Now That Trump Won, What Happens to My DACA?

Strategy considerations for people with Deferred Action for Childhood Arrivals in light of Republican victory in 2016 election.

**WARNING: The below article was drafted immediately after Donald J. Trump was elected to office. As of late 2017, his administration is in the process of phasing DACA out. Unless Congress takes action, no new DACA applications will be accepted in the future, and only limited renewals will be allowed. For details, see "Trump Ends DACA Program for Young Immigrants: What's Next?".

Question

My parents brought me to the U.S. when I was a child, and we overstayed our visas. Once I finished high school, I applied for DACA, and I have since graduated from college and gotten a job. However, my work permit runs out in 2017, and Donald Trump has won the U.S. presidency. Newspaper reports all along have been saying that he might cancel the DACA program.

What will that mean for me? I’m terrified of being sent back to my home country—I don’t even speak the language!

Answer

Donald Trump has changed what he says about his stance on immigration matters many times, so it’s hard to say for certain whether he would indeed cancel the DACA program. But he certainly has taken a harsh tone on immigration matters, stated at times that he would eliminate the Deferred Action for Childhood Arrivals (DACA) program outright, and criticized his Democratic opponent Hillary Clinton for promising amnesty (which DACA is not, in that it does not lead to a green card, but the term “amnesty” is often used loosely by political candidates and the media).

So let’s assume that Trump does wish to eliminate DACA once he becomes president. How will this play out?

First of all, let’s remember that, although the election took place in November of 2016, the new president is not sworn in until January 20, 2017. So, no one’s DACA status is at risk before then.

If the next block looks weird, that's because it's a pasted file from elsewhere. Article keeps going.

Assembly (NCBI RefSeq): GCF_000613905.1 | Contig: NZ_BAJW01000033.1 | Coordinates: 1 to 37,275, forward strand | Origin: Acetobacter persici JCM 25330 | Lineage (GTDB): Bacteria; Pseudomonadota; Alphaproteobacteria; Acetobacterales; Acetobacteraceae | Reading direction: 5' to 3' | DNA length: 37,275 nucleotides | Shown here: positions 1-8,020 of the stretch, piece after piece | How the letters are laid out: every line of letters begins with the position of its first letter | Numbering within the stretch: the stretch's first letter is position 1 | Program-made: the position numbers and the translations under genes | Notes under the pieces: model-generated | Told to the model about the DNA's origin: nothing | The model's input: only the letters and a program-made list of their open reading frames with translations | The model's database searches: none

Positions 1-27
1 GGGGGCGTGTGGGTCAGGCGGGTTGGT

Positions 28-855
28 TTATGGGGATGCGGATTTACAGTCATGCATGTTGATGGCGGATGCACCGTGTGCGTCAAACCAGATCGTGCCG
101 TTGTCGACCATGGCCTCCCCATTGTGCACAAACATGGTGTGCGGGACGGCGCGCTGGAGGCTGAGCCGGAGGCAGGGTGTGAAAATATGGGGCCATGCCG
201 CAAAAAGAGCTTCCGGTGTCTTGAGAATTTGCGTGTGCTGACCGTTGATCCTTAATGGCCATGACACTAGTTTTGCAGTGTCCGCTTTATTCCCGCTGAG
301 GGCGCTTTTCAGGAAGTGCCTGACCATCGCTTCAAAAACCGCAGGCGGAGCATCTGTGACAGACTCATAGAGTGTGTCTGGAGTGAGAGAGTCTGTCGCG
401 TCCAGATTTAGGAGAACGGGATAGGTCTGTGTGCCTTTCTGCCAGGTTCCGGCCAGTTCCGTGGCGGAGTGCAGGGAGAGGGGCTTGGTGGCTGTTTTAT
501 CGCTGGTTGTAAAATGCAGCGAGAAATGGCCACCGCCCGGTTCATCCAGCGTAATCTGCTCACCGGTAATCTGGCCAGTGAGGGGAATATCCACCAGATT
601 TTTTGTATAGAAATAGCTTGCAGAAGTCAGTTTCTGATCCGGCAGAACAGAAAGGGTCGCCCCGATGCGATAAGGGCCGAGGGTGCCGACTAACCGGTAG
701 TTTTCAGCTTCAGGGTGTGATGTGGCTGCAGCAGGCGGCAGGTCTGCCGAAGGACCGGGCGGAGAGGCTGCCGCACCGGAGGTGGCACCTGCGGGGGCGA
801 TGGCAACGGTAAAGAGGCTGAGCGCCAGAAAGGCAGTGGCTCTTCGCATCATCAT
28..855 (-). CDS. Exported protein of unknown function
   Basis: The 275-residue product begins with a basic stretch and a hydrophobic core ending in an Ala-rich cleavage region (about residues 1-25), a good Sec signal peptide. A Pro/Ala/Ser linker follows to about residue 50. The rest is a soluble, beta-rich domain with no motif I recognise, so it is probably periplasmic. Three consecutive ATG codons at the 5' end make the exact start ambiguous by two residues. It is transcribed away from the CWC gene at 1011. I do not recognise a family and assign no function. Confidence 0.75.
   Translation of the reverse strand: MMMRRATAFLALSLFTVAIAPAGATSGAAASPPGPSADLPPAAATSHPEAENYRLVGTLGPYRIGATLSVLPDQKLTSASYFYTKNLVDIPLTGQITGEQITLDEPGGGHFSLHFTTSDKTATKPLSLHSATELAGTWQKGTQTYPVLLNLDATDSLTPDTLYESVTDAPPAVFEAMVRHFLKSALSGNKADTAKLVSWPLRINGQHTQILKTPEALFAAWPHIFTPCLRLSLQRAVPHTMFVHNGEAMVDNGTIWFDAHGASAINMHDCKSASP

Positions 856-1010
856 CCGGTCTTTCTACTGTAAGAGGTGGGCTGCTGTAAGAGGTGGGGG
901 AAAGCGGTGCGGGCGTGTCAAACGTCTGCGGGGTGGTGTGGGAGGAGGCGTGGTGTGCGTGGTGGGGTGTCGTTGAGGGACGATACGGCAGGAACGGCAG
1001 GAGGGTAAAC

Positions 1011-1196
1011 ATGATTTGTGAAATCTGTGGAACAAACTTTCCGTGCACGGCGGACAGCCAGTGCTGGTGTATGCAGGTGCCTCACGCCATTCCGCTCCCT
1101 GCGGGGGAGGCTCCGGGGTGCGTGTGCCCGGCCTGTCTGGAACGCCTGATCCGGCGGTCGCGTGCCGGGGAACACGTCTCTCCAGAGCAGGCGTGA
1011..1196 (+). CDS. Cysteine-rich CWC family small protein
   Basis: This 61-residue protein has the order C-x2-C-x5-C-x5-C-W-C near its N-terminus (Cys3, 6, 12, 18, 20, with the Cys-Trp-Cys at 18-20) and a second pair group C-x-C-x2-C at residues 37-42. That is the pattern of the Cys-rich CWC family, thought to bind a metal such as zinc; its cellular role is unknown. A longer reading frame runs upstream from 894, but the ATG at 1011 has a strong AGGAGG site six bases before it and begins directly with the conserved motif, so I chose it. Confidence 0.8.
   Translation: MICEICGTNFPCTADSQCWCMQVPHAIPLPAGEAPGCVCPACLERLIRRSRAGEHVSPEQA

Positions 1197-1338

As for whether Trump has the power to repeal the DACA program, he does. It was created by Executive Order (issued by President Obama rather than an act of Congress), and therefore can be undone by an executive action.

Your work permit should, however, be good until the day it expires. It would be highly unusual for the U.S. government to attempt to renege on an earlier grant of rights such as this.

If the DACA program is gone and your grant has expired, however, you do not have a right to continue living and working in the United States. That does not necessarily mean that removal proceedings will be started against you, however. As tough as Trump’s talk is, a long-time reality of the Department of Homeland Security is that it’s underfunded, and doesn’t have the resources to pursue every undocumented immigrant in the United States. The pool of DACA recipients alone is approximately 700,000 people. Beefing up the funding would require an act of Congress, and could not be done by the president alone—so we really don’t know what will happen with that.

In the current funding situation, Immigration and Customs Enforcement (ICE, the agency charged with apprehending undocumented immigrants) prioritizes criminal and aliens without many ties in the U.S., which could not possibly describe anyone approved for DACA. (And Trump has named criminal aliens as his first priority for deportation, too.) The rest of the undocumented population is still technically at risk of deportation, but ICE may not only ignore them, but might actively close any proceedings against them, using its "prosecutorial discretion."

You would, however, if you continued to live and work in the U.S. after your DACA status ran out, be accruing what’s called “unlawful presence.” Legally speaking, this wasn’t an issue for you before you turned 18. But for anyone over 18, accruing more than 180 days of unlawful presence makes you “inadmissible” to the U.S. (unable to receive a visa or green card) for three years. With 365 days of unlawful presence, your inadmissibility period jumps to ten years. Even if you're thinking, "What's the difference, I'm already undocumented," realize that you might, at some point, have an employer who wants to sponsor you for a green card, or might marry a U.S. citizen--in either of which cases, being inadmissible could create serious barriers to going forward with a green card application.

Your best bet at this point may be to renew your DACA and work permit (also called an Employment Authorization Document or EAD) as soon as you're able. Because of delays at U.S. Citizenship and Immigration Services (USCIS), you want to minimize the risk that your renewal will be processed under a Trump administration. The earliest you can apply to renew is 150 days before your expiration date.

Talking to a lawyer about your situation might be a good idea. And know, in any case, that you are not alone. A number of other DACA recipients, and their attorneys and various nonprofit organizations, will be looking for solutions to this issue in response to Donald Trump having won the 2016 election.

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